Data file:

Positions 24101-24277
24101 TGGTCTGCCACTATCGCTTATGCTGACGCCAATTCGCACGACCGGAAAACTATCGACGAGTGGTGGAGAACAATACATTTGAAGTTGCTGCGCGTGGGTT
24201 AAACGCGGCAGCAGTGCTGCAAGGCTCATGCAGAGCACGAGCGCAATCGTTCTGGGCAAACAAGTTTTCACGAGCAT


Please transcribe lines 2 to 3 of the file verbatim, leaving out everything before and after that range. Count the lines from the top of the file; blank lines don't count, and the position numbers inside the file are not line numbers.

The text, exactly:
24101 TGGTCTGCCACTATCGCTTATGCTGACGCCAATTCGCACGACCGGAAAACTATCGACGAGTGGTGGAGAACAATACATTTGAAGTTGCTGCGCGTGGGTT
24201 AAACGCGGCAGCAGTGCTGCAAGGCTCATGCAGAGCACGAGCGCAATCGTTCTGGGCAAACAAGTTTTCACGAGCAT